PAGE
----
All of this profound unhappiness has a primary source, of course, and organizations across the land have scurried to create taskforces, introduce employee satisfaction metrics and experiment with innumerable strategies in their efforts at finding it.  Like any problem decades-long in the making, however, no new programs or organization-wide themes are likely to prove effective at creating a sustainable solution.

I’ve always believed, of course, that our shared engagement problem is the direct result of ineffective – even destructive – leadership.  More specifically, I’ve shown that human beings have greatly evolved what they need and want in exchange for their committed efforts at work, while our traditional managerial practices have failed to keep up.

Last fall, Gallup helped confirm this assessment when their research revealed that too many people in supervisory roles today, across all industries, lack the requisite ability to manage.  Their important revelation was that employee engagement in the 21st Century is largely dependent upon having a good manager.

In a series of discussions I’ve since had with Dr. Jim Harter, Gallup’s Chief Research Scientist, I learned how he and his research team arrived at their conclusion – in addition to five specific talents they now believe characterize the most effective and influential workplace leaders.

The direct and immediate take-away is that some people are naturally imbued with qualities and talents that virtually preordain their leadership success.  The surest way of restoring high engagement, therefore, is to only select people with these traits into all future managerial roles.

Managers, Not Organizations, Drive Engagement

“We’ve long had the understanding in business,” Harter told me, “that organizations have an overriding culture – one that’s either highly engaged or not.  But when we mapped engagement data down to the team level, we started noticing that engagement – and all performance metrics – varied widely.  Our discovery was that culture varies by team.  When we got under the hood a little bit, it became more obvious that whatever was happening with a team was directly related to its manager and to the tone they were setting.”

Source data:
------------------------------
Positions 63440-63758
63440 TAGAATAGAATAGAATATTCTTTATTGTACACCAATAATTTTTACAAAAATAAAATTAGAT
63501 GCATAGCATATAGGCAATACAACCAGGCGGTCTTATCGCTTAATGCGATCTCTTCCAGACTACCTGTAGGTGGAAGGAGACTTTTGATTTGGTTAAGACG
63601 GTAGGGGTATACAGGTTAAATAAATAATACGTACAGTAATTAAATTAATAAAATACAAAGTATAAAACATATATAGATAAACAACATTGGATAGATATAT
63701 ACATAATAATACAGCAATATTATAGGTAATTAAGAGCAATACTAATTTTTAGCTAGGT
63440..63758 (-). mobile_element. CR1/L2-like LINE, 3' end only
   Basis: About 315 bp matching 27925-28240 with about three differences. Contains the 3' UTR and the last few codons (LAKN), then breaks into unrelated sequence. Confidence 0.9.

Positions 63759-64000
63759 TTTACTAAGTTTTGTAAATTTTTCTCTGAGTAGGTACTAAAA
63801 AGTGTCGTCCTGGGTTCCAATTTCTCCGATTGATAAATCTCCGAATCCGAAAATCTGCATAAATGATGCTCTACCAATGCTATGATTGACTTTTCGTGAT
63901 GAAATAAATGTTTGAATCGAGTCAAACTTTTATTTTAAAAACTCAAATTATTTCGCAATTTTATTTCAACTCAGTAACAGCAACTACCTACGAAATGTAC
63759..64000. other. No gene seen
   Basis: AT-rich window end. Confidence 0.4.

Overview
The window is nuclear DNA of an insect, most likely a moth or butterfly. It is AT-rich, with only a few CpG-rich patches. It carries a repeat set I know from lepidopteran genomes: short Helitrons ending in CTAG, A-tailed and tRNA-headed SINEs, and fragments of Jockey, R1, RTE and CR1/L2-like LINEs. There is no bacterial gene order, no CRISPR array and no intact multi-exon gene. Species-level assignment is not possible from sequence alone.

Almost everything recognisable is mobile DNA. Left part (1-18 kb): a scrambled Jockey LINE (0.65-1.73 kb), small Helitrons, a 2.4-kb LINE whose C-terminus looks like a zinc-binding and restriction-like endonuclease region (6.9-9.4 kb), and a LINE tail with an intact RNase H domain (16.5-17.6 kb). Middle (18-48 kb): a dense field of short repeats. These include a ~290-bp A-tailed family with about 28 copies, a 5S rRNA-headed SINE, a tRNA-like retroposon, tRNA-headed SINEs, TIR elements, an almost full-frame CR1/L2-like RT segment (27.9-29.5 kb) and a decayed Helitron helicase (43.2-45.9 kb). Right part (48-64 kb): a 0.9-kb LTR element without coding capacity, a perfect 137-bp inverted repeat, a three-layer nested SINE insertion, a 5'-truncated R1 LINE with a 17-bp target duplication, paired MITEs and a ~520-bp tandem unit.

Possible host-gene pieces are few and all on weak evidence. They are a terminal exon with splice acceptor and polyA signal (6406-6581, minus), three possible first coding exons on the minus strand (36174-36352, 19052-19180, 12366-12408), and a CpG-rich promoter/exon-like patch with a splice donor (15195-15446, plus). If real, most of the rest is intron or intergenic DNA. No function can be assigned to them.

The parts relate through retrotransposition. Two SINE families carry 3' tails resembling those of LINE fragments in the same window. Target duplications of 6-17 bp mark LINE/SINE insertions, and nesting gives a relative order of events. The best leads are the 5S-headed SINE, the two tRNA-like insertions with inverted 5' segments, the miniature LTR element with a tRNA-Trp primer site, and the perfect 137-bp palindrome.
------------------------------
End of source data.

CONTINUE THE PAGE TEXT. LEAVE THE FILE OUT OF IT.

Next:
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Why Your Personal Influence Is Far Greater Than You Ever Knew

Posted by on Feb 8, 2014 in Heart Leadership In Practice, Leadership, Wisdom From Other Authors | 0 comments

images“Setting an example is not the main means of influencing another, it is the only means.

Albert Schweitzer


Through a series of fascinating studies, Harvard-trained social scientists, Nicholas Christakis and James Fowler, have shown that human beings are profoundly influenced by the behavior of the people closest to them in their lives.

When we learn a colleague has voted, for example, we’re far more likely to vote ourselves.  When someone in our social circle quits smoking, eats too much in a restaurant, or is characteristically studious, we’re unconsciously persuaded to copy those same behaviors.

While the research proves something we may long ago have intuitively surmised – that we directly influence our friends and they influence us – Christakis and Fowler discovered that the true nature of that impact is far greater – and wider – than any of us may have imagined.

What you’re about to learn is groundbreaking information (not to mention incredibly interesting).  But it’s very possible that your behavior as a leader will be permanently and positively changed once you discover the full power of your own personal example.

Human Behavior Is Wildly Contagious

In what’s perhaps their most revealing study on influence, the two researchers sought to determine whether having an obese friend made people any more susceptible to becoming obese themselves.

To get their answer, Christakis and Fowler directed a team that painstakingly analyzed three decades of data collected from the famous, and still ongoing, Framingham Heart Study.  Dating back more than 50 years, 15,000 study participants – the residents of Framingham, Massachusetts – have visited their doctors every four years to have their key health indicators, including their weight, measured and recorded.  And before every check-up was finished, participants updated their list of family members, co-workers and friends.

By the time all the analysis was completed, the research team identified how 5,124 of the Framingham residents were connected, and linked them to over 50,000 friends, family and co-workers.

The study results were then published in the New York Times.  In a front-page article titled, “Are Your Friends Making You Fat?” the paper reported that the behavior of loading on pounds is highly contagious: